3. The Secretary of the Treasury should direct more resources towards African sanctions enforcement investigations in the Office of Foreign Assets Control (OFAC) and the Financial Crimes Enforcement Network (FinCEN), allowing them to focus on those suspected of facilitating grand corruption, participating in illicit natural resource trades, and committing atrocities in Africa’s deadliest conflicts.
  4. The United States, along with the European Union, the United Kingdom, and Canada, should lead efforts to disrupt and dismantle the elite networks that steal wealth from conflict-affected African countries. Specifically, the U.S. Department of Justice Asset Forfeiture and Money Laundering Section (AFMLS), in leading the Kleptocracy Asset Recovery Initiative, should investigate and locate the proceeds of grand corruption in conflict countries and use asset forfeiture provisions to recover those assets and return them to the countries and communities from which they were stolen. While in the region, President Obama should urge Kenya and Ethiopia to share intelligence and contribute actively to the asset recovery inter-agency network of eastern Africa to jump-start these efforts.
  5. The U.S. Office of Global Criminal Justice should encourage and support efforts to investigate and prosecute the war crime of pillage—theft in the time of war, including large-scale theft of natural resources and wildlife trafficking. The International Criminal Court (ICC), hybrid courts, and national prosecutors could more effectively pursue these pillage investigations and prosecutions with U.S. support. The United States, along with ICC states parties, should encourage ICC Chief Prosecutor Fatou Bensouda to revive the court’s financial crimes unit and appoint special advisors on financial forensics and natural resource theft as part of a comprehensive approach to investigating and prosecuting widespread pillage in South Sudan, Sudan, Congo, and CAR.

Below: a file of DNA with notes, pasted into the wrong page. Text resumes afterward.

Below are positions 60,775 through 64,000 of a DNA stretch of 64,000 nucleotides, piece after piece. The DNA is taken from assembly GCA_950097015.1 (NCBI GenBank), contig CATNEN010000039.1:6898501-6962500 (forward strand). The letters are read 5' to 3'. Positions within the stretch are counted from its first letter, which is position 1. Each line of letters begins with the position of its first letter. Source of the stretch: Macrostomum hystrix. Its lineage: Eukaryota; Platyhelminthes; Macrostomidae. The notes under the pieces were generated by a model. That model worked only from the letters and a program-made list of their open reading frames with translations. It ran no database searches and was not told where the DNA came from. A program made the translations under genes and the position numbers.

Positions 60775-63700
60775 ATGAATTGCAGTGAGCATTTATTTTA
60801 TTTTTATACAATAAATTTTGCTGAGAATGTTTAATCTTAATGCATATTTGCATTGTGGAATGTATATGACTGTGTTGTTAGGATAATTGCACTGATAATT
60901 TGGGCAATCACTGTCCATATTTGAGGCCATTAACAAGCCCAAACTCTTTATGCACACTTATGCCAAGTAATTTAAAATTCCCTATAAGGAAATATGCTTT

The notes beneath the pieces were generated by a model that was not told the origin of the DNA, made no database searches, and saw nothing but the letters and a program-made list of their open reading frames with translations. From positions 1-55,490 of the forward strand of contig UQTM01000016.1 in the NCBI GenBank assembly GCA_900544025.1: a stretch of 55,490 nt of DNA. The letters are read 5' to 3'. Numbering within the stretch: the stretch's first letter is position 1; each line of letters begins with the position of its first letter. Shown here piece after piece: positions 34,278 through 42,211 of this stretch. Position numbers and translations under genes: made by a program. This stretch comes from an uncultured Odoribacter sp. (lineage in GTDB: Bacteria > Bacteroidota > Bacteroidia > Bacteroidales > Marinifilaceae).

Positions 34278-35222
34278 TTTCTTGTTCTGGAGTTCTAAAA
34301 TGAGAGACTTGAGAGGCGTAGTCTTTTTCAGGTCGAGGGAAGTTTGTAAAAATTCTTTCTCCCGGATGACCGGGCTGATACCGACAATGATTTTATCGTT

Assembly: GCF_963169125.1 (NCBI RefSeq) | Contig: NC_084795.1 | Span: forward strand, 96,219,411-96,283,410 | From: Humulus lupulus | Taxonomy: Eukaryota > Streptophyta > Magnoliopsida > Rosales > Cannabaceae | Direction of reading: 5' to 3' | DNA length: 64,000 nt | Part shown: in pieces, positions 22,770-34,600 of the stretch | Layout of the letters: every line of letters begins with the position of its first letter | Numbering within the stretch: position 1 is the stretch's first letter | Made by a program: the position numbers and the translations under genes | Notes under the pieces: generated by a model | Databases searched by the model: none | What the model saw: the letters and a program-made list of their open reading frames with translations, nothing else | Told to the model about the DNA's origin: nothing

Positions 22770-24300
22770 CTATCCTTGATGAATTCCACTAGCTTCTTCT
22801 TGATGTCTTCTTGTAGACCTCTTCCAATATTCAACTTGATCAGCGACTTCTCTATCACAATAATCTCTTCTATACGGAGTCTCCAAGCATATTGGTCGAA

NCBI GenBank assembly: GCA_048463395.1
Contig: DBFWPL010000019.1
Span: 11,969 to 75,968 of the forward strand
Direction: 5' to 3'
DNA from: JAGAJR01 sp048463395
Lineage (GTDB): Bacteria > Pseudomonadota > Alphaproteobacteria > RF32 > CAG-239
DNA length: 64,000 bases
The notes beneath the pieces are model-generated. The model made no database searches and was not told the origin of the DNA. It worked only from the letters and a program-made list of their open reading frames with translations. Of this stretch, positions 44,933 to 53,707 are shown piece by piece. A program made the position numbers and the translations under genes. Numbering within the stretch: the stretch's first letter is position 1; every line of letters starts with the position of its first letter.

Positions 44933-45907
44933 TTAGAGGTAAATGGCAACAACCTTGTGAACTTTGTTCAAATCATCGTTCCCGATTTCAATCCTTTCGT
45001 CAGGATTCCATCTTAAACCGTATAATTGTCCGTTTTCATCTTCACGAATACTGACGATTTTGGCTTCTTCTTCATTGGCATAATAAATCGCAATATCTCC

6. The U.S. government should urge a greater number of African governments—including South Sudan, Rwanda, Uganda, and others—to join international regulatory institutions for high-value natural resources, such as the Extractive Industries Transparency Initiative (EITI). These governments should be encouraged to work to implement the practices of these regulatory institutions and initiatives and increase budget transparency.
  7. The United States should increase its democracy and governance support to diverse coalitions of people and nongovernmental organizations (NGOs) in the region that are actively seeking to hold their own leaders to account for economic crimes. The United States has a longstanding commitment to empowering those who advocate together for democratic political transformation, participatory governance, participation in peace processes, and greater government transparency, but funding for these efforts has fallen in recent years. USAID can support these communities by expanding local groups’ access to funding, training, and networking to strengthen their ability to expose mass corruption and the misappropriation of their countries’ natural resource wealth.

Read the full report >

Photo Credit: AP Photo/Jose Luis Magana